Googling God

Religious scholar asks, “How will we make the internet a blessing?”

From the printing press to the Twitter feed

The arc of Christian history bends toward greater and greater access. Think of the printing press and the Gutenberg Bible in the 1450s. Think of William Tyndale’s English translation of the Bible in the 1520s.

Think also of religion and the internet in this century.

“The internet is the most important thing to happen to religion since the printing press,” said Rev. Paul Raushenbush.

Raushenbush is the Huffington Post’s senior religion editor and was Princeton’s associate dean of religious life and chapel. He came to Nebraska Wesleyan University in May to deliver the Mattingly Visiting Distinguished Scholar Lecture on the internet’s impact on religion.

The printing press and the English Gospel brought tumult to the 15th and 16th centuries. (See Tyndale’s grisly fate.) And Raushenbush sees similar jostling today as the faithful and the powerful reorient to a changing digital reality.

Making the authorities nervous

As the internet cranks up access to people and information, it cranks up anxiety within established authority. “When authoritarian regimes feel threatened, what’s the first thing they do?” Raushenbush asked. “They switch off the internet.”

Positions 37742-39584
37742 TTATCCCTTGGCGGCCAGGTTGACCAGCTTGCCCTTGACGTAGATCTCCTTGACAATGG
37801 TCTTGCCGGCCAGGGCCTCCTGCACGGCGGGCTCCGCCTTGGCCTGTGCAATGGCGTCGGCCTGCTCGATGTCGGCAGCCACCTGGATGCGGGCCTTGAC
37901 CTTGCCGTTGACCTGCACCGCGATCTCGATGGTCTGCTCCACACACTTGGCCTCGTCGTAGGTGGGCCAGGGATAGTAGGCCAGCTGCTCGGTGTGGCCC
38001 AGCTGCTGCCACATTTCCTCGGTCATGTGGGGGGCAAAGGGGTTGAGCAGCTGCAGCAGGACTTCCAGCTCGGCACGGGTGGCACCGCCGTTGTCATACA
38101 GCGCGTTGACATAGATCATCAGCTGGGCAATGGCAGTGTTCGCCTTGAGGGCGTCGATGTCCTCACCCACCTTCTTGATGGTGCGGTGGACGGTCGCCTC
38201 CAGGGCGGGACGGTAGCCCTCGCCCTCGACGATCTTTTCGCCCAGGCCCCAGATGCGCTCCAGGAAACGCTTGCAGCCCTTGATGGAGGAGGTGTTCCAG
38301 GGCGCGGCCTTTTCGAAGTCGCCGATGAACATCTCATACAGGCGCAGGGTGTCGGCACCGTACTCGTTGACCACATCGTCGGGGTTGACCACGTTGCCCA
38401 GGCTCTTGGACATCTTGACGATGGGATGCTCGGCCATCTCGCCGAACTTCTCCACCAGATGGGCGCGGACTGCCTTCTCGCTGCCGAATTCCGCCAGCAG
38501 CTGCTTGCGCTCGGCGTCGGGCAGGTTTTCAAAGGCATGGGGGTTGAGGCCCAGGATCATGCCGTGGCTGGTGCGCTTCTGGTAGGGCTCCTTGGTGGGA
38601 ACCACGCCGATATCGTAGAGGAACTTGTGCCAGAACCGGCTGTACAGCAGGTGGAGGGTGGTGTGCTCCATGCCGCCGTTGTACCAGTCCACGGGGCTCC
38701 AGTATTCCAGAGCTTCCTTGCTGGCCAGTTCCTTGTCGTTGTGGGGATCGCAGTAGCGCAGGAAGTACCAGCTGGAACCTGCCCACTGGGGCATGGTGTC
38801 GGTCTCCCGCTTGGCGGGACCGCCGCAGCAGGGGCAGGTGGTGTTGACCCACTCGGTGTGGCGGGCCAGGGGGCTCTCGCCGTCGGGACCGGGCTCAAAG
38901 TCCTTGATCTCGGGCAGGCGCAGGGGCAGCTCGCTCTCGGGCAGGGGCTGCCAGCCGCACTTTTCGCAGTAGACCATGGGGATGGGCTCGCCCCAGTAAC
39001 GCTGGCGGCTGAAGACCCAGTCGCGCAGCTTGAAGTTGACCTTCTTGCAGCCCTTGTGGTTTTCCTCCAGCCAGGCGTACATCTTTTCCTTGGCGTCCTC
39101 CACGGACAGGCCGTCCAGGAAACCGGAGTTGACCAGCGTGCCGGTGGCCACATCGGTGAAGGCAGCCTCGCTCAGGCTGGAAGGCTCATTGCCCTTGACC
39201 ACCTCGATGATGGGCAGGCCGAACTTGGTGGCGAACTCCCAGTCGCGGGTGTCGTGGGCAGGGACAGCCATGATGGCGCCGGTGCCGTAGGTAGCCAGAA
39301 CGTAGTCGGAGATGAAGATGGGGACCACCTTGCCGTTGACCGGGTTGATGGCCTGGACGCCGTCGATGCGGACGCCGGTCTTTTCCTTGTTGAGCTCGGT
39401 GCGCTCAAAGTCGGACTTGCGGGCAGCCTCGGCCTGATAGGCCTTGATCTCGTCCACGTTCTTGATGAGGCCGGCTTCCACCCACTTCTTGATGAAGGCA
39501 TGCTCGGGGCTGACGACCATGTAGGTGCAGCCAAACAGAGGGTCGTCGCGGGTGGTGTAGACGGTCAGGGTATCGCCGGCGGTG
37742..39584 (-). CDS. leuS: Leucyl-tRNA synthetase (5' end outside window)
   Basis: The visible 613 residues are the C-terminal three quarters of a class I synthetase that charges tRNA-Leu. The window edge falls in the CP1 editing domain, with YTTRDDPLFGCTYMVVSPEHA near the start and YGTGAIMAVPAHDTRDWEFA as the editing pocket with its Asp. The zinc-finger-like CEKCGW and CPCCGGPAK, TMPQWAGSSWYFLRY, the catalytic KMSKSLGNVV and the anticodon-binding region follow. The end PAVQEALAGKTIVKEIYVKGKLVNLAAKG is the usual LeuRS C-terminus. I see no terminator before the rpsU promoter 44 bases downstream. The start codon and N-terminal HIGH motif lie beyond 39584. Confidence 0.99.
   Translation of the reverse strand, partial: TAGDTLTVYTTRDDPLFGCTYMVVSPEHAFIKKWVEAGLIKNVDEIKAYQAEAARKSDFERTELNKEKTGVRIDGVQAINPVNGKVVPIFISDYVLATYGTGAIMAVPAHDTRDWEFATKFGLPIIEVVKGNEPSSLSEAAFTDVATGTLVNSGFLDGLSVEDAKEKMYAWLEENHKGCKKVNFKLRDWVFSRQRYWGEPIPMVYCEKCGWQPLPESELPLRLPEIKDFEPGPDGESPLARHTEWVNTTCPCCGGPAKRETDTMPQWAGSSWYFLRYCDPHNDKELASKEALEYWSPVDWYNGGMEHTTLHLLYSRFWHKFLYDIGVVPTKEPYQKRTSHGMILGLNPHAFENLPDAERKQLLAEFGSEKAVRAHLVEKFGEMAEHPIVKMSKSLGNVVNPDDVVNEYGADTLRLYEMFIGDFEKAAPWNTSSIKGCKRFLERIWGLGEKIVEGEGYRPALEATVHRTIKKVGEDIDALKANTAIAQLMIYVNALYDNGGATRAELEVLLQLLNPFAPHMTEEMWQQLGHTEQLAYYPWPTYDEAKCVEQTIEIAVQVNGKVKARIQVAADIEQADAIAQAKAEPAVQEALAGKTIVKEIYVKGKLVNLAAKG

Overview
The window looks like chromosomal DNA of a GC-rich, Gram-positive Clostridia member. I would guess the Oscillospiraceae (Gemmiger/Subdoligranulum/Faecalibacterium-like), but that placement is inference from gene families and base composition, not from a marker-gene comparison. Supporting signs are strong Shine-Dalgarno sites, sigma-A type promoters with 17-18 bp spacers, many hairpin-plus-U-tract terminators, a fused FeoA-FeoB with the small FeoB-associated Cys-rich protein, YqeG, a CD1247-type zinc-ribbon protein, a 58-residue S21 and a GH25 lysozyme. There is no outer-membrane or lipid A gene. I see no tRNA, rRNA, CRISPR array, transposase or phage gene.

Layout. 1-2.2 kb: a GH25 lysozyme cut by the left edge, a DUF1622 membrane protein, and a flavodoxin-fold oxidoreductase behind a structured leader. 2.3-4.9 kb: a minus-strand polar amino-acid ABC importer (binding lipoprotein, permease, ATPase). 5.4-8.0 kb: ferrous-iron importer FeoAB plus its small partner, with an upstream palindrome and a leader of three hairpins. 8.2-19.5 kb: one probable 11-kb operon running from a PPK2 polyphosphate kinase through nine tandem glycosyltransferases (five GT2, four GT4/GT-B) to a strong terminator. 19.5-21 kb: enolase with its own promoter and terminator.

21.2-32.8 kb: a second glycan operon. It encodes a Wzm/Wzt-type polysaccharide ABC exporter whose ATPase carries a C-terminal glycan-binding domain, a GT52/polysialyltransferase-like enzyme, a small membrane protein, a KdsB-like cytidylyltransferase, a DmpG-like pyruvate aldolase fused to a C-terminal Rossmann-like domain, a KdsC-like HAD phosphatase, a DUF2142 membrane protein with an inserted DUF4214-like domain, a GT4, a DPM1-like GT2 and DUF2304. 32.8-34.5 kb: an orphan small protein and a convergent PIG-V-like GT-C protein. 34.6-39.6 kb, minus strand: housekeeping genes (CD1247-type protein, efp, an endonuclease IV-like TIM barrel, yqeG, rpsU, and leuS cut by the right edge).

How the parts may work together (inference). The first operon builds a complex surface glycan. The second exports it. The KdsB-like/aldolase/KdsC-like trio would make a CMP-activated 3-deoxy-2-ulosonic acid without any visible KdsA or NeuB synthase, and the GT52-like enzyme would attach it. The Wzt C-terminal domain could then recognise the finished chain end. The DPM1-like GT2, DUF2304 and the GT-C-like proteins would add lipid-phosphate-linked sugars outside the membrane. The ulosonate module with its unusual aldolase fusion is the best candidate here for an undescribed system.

The internet is the most important thing to happen to religion since the printing press.

Raushenbush looks at the internet’s power and feels both wonder and worry. “In our smart phones, we hold the largest repository of religious information the world has ever known,” he said. We can use that tool for tremendous good.

He described his experience with a family member in her last hours. With his phone, he could access Episcopal prayers for the dying. After her death, he pulled up and shared prayers for the dead. “It allowed us to experience her death in such a different way,” he said.

“That’s the blessing. The curse is misinformation.”

A new online ethic

Google “Jew,” he said, and you will find a jumble of hate speech and legitimate information. “Google doesn’t have an ethic,” Raushenbush said. “It has an algorithm.”

Those algorithms make foolishness and wisdom equally shareable. So when a pastor with a congregation of eight burned a Quran and uploaded a video, it traveled the world in seconds. And blood spilled in hours. In this way, the interplay of religion and the internet “is a life and death issue.”

It’s also an issue of integrity. As full of hate and snark and misinformation as the internet is, Raushenbush also sees a budding code of virtuous conduct. “The internet is now part of what it means to be a citizen,” he said. “I think there could be an ethic of the internet, but it’s just developing.” And Nebraska Wesleyan students will be among those to shape it.

“Where this goes from here,” he said, “is on you.”

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Paul Raushenbush